Background: Transposable element (TE) sequences are classified into families based on the reconstructed history of replication, and into subfamilies based on more fine-grained features that in some cases capture family history, and in other cases are simply intended to improve annotation sensitivity. We evaluate the reliability of annotation with common subfamilies by assessing the extent to which subfamily annotation is reproducible in replicate copies created by segmental duplications in the human genome, and in homologous copies shared by human and chimpanzee.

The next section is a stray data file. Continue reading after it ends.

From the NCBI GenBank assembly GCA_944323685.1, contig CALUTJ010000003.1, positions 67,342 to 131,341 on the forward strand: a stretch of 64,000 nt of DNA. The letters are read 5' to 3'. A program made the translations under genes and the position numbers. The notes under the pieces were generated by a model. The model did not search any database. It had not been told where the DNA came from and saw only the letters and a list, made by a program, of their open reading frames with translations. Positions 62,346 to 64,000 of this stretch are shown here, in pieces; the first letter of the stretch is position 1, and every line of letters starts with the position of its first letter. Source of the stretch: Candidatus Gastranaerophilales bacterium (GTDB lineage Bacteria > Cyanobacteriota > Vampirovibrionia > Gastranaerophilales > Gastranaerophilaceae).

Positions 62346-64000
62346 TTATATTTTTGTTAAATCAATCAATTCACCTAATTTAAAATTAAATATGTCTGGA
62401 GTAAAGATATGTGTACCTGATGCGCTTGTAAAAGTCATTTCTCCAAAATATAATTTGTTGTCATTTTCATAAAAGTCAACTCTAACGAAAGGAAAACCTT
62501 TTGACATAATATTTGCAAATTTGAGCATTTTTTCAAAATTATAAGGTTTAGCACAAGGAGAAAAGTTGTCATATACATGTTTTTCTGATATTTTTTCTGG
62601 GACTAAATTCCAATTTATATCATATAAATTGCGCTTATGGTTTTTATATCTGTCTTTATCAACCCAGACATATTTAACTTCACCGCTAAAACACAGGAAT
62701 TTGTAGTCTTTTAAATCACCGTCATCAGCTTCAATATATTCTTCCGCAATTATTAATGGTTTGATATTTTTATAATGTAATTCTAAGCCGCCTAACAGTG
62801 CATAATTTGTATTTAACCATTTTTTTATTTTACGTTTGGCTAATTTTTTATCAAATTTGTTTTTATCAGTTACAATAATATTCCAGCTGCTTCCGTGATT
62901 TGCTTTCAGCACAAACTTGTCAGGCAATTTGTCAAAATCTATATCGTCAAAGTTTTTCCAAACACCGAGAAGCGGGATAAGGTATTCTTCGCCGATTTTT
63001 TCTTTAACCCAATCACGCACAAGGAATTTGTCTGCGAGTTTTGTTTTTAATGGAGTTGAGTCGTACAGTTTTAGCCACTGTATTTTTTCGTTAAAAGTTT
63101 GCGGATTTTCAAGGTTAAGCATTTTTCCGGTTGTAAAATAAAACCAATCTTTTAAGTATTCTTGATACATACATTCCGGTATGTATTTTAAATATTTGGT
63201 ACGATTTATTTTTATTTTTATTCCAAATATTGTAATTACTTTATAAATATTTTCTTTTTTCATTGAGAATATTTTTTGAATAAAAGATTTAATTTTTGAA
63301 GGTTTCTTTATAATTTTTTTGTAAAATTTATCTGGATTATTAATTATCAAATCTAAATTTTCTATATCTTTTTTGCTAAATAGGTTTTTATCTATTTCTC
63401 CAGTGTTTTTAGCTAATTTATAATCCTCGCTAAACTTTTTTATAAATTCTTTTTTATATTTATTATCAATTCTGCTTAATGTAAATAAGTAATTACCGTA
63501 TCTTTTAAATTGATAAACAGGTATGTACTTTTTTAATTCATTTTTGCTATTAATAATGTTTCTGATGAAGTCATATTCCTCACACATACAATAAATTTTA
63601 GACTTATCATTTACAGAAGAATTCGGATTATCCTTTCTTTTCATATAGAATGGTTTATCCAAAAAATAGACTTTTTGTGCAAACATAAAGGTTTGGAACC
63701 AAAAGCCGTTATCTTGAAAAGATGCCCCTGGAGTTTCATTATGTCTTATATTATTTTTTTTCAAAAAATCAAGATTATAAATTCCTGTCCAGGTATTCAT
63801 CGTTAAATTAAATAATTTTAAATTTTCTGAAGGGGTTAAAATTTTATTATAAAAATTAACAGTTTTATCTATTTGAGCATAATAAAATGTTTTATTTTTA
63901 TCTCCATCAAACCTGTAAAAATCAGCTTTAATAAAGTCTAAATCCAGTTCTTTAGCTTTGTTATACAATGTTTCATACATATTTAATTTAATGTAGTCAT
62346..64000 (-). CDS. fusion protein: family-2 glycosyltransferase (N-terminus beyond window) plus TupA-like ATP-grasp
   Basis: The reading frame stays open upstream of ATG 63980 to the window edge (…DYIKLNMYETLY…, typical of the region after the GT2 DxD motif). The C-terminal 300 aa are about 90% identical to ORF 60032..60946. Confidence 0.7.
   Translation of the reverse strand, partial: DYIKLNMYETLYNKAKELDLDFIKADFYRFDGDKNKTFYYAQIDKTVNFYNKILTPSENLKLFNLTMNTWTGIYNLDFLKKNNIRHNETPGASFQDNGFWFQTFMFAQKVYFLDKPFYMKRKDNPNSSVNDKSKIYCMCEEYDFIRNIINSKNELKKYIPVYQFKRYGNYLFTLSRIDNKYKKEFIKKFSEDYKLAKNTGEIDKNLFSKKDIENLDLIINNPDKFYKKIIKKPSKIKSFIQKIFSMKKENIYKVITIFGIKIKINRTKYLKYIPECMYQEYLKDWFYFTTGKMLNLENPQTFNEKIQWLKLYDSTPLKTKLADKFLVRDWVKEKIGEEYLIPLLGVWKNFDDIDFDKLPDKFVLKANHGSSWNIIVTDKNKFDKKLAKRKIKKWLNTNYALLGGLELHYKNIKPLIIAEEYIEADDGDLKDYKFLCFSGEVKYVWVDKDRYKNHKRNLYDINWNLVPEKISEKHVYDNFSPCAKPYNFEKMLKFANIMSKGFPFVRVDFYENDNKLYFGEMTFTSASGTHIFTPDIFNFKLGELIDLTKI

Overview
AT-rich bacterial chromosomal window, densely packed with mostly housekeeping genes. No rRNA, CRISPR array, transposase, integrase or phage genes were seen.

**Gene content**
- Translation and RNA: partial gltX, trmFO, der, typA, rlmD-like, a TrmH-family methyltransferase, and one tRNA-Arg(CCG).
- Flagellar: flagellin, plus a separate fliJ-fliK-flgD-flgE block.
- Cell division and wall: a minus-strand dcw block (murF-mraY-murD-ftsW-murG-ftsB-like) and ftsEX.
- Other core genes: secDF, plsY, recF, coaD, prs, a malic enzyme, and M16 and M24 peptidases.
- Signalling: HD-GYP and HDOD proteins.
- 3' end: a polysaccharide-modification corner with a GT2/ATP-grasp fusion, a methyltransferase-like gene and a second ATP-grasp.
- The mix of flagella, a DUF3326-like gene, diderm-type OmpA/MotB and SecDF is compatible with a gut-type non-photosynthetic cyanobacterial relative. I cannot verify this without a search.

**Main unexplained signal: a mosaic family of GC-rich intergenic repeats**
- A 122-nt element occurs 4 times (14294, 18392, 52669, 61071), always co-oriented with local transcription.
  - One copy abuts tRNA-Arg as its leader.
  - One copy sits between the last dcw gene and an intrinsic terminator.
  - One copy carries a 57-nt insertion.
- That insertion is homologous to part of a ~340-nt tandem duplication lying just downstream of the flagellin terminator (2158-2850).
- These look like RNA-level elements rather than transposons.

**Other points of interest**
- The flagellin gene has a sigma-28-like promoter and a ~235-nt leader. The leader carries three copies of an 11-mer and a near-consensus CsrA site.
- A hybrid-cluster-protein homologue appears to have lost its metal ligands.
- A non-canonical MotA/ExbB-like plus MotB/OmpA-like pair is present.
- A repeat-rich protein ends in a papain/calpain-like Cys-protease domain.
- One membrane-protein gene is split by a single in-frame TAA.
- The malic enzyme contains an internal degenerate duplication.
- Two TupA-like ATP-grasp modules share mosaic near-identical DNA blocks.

Results: We find that standard methods annotate over 10% of replicates as belonging to different subfamilies, despite the fact that they are expected to be annotated as belonging to the same subfamily. Point mutations and homologous recombiniation appear to be responsible for some of this discordant annotation (particularly in the young Alu family), but are unlikely to fully explain the annotation unreliability.
Conclusions: The surprisingly high level of disagreement in subfamily annotation of homologous sequence highlights a need for further research into definition of TE subfamilies, methods for representing subfamily annotation confidence of TE instances, and approaches to better utilizing such nuanced annotation data in downstream analysis.